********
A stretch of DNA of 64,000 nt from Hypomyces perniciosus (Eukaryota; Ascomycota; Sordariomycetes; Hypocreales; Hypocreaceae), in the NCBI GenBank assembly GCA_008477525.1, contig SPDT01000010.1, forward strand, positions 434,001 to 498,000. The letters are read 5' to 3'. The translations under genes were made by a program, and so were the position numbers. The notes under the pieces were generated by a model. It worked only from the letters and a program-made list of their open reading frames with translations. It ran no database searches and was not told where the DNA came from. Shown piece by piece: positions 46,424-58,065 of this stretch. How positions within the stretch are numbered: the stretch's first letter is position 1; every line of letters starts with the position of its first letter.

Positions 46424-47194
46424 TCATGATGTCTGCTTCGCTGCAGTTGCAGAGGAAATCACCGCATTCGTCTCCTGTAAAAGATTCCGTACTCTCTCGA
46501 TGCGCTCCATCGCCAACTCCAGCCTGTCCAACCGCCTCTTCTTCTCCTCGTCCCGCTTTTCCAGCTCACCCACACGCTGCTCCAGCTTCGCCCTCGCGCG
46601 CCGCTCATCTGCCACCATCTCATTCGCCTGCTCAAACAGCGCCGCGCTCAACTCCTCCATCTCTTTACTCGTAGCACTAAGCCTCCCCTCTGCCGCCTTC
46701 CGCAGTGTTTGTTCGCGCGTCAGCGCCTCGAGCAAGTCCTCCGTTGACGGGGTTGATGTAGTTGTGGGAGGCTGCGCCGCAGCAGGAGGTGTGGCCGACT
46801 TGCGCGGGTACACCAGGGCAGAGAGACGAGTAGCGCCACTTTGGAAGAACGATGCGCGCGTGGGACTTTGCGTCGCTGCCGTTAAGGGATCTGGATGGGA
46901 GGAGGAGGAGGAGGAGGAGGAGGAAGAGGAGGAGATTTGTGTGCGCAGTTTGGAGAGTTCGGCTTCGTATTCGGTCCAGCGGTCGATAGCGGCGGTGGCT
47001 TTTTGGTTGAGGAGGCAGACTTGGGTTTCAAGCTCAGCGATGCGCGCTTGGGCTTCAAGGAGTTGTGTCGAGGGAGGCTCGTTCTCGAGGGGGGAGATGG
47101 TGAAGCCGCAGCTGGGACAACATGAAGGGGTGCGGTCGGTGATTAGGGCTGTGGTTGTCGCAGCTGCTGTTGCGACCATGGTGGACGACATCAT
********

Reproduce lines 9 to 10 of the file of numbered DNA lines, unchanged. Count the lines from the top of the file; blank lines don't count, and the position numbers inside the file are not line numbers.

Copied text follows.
47001 TTTTGGTTGAGGAGGCAGACTTGGGTTTCAAGCTCAGCGATGCGCGCTTGGGCTTCAAGGAGTTGTGTCGAGGGAGGCTCGTTCTCGAGGGGGGAGATGG
47101 TGAAGCCGCAGCTGGGACAACATGAAGGGGTGCGGTCGGTGATTAGGGCTGTGGTTGTCGCAGCTGCTGTTGCGACCATGGTGGACGACATCAT